If you come across eggs in the nest, this can be an easy distinguishing factor of the song thrush versus other birds with similar eggs. They lay their eggs in early spring, and after they fledge, the parents feed their chicks until they reach maturity.

House Martin Eggs and Nests

The house martins lay plain white eggs. You can identify the nests of the house martin from a distance by their hanging upside-down shape. The birds build these cup-shaped nests out of mud pellets and grasses they find on the ground while using saliva as a building material to stick the pieces together. 

These summer nesters depend on flying insects for their diet and to feed their brood. The eggs are incubated for two weeks by both parents, and the chicks can take three weeks to leave the nest, though they remain in the colony for several more weeks.

In case there’s no food, the hatchlings can go into a state of torpor, where some of their metabolic processes are shut off to enable them to survive. The first hatchlings often help their parents to feed successive broods.

Pheasant Eggs and Nests

Pheasant eggs are the size of a small hen’s egg. They’re usually olive-brown eggs but can be brownish and have some bluish tones. Their nests are constructed on the ground by digging out a pit concealed among the tall grass. Like chickens and hatching, Pheasant chicks are already covered with feathers and ready to leave the nest.

Mute Swan Nest and Eggs

Mute Swans live in many parts of the world but prefer cold climates. Their nests are large heaps of reed or bulrush stems, usually built in a sheltered location on the water. They can lay from 3-7 eggs, and they only breed once a year. Their eggs are light grey or blue, though they can have brown and grey stains from marsh material.

Rock Pigeon Nests and Eggs

The cliff or rock nesting blue-grey pied color of a pigeon creates the perfect camouflage for their nests. They are also very protective against predators and will even attack creatures as big as humans to protect their babies. Rock pigeons usually breed twice a year, laying two eggs at a time in flimsy twig nests on cliff ledges or buildings.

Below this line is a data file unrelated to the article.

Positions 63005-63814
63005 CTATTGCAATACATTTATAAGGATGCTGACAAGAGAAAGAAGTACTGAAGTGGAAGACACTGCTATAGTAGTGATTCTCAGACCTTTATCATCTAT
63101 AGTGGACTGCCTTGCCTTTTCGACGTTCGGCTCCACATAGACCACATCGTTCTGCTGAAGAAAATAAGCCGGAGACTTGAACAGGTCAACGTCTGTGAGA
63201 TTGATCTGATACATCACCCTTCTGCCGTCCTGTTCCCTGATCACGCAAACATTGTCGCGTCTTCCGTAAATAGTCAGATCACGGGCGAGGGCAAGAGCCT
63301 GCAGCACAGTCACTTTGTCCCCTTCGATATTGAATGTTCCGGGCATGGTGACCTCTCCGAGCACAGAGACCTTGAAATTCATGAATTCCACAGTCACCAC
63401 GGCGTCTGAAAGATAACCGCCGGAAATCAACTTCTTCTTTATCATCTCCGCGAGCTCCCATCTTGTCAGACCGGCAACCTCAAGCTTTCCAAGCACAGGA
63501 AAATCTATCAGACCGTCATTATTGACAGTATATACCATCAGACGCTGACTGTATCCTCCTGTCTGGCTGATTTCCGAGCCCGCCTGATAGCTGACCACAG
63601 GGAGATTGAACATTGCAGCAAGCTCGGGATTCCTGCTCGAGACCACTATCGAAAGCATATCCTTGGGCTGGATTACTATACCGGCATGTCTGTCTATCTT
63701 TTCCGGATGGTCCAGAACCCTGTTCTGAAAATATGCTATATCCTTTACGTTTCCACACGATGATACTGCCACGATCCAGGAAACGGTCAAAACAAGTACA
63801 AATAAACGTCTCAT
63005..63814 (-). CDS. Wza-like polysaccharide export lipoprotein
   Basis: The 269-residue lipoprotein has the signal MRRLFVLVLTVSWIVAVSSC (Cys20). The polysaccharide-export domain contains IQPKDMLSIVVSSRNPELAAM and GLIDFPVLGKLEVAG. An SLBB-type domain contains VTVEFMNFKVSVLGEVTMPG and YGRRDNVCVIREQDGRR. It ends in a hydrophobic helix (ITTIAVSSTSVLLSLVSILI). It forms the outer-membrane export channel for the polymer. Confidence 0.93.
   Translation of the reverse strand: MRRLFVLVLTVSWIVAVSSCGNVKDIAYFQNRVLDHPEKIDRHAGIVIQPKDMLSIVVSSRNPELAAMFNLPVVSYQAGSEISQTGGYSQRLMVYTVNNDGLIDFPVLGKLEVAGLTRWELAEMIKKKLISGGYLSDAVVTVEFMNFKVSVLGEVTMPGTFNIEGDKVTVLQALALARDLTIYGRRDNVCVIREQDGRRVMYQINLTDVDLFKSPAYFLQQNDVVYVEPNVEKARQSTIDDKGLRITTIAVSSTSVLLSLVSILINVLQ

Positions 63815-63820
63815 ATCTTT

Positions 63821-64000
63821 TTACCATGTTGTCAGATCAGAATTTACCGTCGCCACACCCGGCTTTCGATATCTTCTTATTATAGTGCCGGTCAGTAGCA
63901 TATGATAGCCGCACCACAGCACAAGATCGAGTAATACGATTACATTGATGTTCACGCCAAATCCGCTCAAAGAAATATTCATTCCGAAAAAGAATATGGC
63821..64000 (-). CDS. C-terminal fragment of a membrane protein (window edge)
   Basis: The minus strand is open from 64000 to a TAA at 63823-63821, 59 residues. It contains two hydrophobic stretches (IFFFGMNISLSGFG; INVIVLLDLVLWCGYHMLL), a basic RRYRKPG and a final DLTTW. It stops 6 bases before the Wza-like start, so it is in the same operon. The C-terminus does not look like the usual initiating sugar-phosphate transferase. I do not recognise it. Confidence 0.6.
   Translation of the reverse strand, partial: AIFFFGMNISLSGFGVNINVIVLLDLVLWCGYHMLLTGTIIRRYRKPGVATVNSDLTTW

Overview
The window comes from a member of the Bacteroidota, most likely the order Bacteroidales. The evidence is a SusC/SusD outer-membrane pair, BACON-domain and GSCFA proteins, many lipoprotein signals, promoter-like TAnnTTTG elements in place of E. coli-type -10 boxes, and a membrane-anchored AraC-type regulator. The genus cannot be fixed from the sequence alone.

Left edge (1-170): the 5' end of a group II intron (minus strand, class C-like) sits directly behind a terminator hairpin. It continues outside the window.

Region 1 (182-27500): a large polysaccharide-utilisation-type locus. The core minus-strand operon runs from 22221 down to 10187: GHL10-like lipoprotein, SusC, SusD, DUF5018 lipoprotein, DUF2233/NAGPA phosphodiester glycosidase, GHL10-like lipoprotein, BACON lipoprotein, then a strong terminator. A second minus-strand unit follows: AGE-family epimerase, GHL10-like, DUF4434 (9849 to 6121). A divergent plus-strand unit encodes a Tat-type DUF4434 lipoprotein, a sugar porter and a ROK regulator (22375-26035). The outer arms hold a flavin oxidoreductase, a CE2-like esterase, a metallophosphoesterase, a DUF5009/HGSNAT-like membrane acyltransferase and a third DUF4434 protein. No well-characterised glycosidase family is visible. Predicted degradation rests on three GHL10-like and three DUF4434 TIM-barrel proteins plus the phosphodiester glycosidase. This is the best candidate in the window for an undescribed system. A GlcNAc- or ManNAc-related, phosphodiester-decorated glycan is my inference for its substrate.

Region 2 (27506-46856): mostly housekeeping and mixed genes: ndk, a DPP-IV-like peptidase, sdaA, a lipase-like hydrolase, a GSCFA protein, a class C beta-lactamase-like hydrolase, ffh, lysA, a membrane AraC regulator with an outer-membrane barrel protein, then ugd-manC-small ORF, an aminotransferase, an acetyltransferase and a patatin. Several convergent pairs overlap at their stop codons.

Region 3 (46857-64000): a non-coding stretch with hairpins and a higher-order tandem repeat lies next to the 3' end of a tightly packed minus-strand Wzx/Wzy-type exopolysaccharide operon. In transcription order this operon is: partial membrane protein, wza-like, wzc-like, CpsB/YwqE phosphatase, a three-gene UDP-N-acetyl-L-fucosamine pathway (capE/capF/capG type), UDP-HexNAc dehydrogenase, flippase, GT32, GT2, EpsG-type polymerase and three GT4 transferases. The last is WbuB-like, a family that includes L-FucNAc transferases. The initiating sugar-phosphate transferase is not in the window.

The pale blue-grey eggs can have brown and black spots from the mud used to make the nests. Unlike other birds, rock pigeons can breed at any time of the year as long as there are sufficient resources to raise their young ones.

Herring Gull Nest and Eggs

They are large white birds with a pale-yellow bill and long reddish-orange legs. If you come across an abandoned herring gull nest, you will find that there is no lining in it at all. The eggs are usually laid on a bare spot on the ground, and there may be scrape marks where the parent birds have tried to scratch loose material together. 

Herring Gull Nest and Eggs
Image credit: https://cdn.download.ams.birds.cornell.edu/

They prefer to lay eggs on sheltered ground or roof locations with minimal nest construction. However, the parent birds will line the nest site with weeds, grass, and seaweed. Their eggs vary from grey to brown hue to a faint blue or green. They are also marked with brown, lavender, and black streaks or spots. And because they are not in a deep nest, they’re slightly pointed to minimize rolling.

House Sparrow Nests and Eggs

The House Sparrow, a non-native bird, lays its eggs in an untidy nest of straws and twigs on the ground, often mixed with paper litter. The nests are frequently seen in garden sheds or around human habitation. Their eggs are white with variable, often heavy speckling in browns and blue-greys.

The chicks only take two weeks to fledge, and their parents take further two weeks to care for them as they cannot feed for themselves for the first week out of the nest. The male sparrow is in charge of the chicks while the female prepares the next clutch of eggs.

FAQs on Photo Gallery of Wild Bird Nests and Eggs

How long does it take for a bird egg to hatch?

It can take 10 to 30 days, but the incubation period varies, depending on the bird species. Occasionally, it can take ten to thirty days. You should know how to identify baby birds once they hatch to know which nests they come from. 

How do you identify a wild bird egg?

One way is to use the table as a reference. It also helps to have a bird book with you or to enlarge the photo for better detail. The egg’s color, size, and shape should also guide you to identify if it’s a wild bird egg.

Final Thought on Photo Gallery of Wild Bird Nests and Eggs

As you can see, there’re so many types of wild bird nests and eggs, and it’s a privilege to get a glimpse of their lifestyle. With the photo gallery provided, you can easily enjoy the fruits of Mother Nature. Just make sure you learn how to take care of baby birds and don’t harm them in any way.